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Introduction: Acute respiratory failure is the main reason for admission to the intensive care unit (ICU) in HIV-infected adults. There is little data about the epidemiology of respiratory viruses in this population. Methods: HIV-infected adults admitted to two intensive care units over a 6-year period for an acute respiratory failure and explored for respiratory viruses with multiplex polymerase chain reaction (mPCR) were retrospectively selected. Objectives were to describe the prevalence of respiratory viruses, coinfections with non-viral pathogens, and hospital outcome. Results: A total of 123 episodes were included. An HIV infection was newly diagnosed in 9% of cases and 72% of the population were on antiretroviral therapy. Real-time mPCR tests identified at least one respiratory virus in the respiratory tract of 33 (27%) patients, but with a non-viral copathogen in two-thirds of cases. Rhinovirus was predominant, documented in 15 patients, followed by Influenza and Respiratory Syncytial Viruses (both n = 6). The prevalence of respiratory virus-associated infection did not vary along with the level of the CD4 T-cell deficiency, except for Rhinovirus which was more prevalent in patients with a CD4 lymphocyte count below 200 cells/µL (n = 13 (20%) vs. n = 2 (4%), p < 0.01). In multivariate analysis, respiratory virus-associated infection was not associated with a worse prognosis. Conclusions: Viruses are frequently identified in the respiratory tract of HIV-infected patients with acute respiratory failure that requires ICU admission, but with a non-viral copathogen in two-thirds of cases. Rhinovirus is the predominant viral specie; its prevalence is highest in patients with a CD4 lymphocyte count below 200 cells/µL.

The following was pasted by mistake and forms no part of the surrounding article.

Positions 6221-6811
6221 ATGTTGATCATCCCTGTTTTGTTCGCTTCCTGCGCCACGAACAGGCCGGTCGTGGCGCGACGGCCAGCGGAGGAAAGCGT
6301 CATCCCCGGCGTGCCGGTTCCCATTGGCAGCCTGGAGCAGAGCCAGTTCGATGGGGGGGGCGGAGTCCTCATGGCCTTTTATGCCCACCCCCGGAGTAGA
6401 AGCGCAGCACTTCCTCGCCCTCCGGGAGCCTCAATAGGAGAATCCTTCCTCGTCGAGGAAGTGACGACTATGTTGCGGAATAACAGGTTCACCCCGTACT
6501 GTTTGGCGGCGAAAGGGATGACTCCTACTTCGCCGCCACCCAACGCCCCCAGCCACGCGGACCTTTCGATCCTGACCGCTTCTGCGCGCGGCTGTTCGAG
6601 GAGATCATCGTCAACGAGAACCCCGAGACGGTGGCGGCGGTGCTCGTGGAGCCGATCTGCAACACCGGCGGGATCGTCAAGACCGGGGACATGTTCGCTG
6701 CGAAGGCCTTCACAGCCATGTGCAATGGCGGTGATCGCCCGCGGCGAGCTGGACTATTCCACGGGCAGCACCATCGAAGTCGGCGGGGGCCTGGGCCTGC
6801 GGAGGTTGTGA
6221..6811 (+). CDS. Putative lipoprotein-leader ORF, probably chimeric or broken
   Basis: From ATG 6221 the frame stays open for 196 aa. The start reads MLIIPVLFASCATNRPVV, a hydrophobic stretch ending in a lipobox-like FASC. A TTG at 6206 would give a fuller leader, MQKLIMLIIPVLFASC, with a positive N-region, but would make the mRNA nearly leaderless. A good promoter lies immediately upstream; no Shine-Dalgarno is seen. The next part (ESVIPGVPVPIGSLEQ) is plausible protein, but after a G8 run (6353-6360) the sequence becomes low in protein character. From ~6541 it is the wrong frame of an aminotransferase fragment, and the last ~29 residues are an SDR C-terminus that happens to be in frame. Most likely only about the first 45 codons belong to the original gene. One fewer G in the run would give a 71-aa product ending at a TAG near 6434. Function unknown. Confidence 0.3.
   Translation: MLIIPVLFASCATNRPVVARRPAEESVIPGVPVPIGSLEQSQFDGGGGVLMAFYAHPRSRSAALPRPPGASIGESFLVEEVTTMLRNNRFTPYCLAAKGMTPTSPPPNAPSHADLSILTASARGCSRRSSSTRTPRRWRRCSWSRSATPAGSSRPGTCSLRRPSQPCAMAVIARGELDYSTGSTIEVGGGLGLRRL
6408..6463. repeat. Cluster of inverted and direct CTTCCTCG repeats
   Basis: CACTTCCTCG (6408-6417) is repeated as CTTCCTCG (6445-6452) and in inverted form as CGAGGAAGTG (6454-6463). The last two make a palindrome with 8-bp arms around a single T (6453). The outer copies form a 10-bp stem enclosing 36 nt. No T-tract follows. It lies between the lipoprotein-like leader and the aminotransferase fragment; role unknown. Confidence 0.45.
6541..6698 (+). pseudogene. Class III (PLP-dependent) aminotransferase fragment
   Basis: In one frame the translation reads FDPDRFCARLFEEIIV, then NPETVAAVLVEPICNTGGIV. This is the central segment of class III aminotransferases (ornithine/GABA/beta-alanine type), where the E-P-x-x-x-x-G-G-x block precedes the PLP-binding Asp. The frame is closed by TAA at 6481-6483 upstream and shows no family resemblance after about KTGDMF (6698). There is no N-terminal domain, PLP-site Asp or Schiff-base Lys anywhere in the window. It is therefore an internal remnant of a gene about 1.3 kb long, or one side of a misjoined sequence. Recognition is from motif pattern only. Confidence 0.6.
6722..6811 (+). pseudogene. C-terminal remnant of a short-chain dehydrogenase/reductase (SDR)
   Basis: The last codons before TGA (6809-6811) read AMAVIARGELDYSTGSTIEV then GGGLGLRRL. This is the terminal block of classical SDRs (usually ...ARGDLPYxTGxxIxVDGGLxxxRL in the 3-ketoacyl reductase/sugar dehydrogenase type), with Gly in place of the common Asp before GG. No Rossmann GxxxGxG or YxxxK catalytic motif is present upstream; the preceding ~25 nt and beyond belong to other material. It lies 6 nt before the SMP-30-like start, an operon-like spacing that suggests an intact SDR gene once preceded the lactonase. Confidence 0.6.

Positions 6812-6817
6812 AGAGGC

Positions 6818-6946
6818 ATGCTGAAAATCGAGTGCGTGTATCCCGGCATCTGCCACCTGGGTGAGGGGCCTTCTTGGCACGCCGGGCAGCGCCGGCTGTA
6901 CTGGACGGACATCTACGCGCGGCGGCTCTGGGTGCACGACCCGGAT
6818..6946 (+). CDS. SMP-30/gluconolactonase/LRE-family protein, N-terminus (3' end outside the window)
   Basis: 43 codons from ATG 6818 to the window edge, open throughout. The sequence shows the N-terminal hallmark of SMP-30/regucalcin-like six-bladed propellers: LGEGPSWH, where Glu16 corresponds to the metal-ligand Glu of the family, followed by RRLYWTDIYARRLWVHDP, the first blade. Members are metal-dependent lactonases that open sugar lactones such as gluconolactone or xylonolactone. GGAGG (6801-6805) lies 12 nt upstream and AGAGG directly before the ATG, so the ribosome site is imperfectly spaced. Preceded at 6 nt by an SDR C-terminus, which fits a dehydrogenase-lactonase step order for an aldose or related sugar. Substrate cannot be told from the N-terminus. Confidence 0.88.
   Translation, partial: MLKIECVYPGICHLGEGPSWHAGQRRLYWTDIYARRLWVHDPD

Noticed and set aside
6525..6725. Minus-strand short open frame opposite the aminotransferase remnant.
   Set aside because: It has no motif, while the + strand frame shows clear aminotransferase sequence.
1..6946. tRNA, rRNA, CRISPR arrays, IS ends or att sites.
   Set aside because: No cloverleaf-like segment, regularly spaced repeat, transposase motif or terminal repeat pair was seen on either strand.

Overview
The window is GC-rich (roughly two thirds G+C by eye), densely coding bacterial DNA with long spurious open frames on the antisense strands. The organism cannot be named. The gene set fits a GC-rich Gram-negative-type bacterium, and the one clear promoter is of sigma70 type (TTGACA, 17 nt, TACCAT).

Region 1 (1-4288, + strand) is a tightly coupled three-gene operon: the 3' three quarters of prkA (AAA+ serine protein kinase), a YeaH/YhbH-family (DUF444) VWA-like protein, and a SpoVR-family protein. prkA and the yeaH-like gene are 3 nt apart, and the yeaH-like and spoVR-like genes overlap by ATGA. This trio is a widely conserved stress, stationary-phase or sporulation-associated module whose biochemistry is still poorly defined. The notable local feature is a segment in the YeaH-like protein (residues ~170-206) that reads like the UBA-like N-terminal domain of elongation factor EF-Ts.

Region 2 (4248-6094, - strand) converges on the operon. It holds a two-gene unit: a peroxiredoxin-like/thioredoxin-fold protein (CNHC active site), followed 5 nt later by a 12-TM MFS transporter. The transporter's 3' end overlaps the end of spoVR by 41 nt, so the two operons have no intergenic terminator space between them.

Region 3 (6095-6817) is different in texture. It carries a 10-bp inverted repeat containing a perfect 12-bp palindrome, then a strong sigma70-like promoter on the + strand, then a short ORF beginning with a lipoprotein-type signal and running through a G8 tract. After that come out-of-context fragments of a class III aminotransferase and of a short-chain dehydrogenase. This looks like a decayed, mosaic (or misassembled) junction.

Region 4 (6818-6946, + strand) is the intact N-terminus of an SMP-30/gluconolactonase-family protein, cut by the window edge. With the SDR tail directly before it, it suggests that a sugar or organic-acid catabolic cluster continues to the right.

Elabbadi, A., Pichon, J., Visseaux, B., Schnuriger, A., Bouadma, L., Philippot, Q., … Voiriot, G. (2020). Respiratory virus-associated infections in HIV-infected adults admitted to the intensive care unit for acute respiratory failure: a 6-year bicenter retrospective study (HIV-VIR study). Annals of Intensive Care, 10(1). https://doi.org/10.1186/s13613-020-00738-9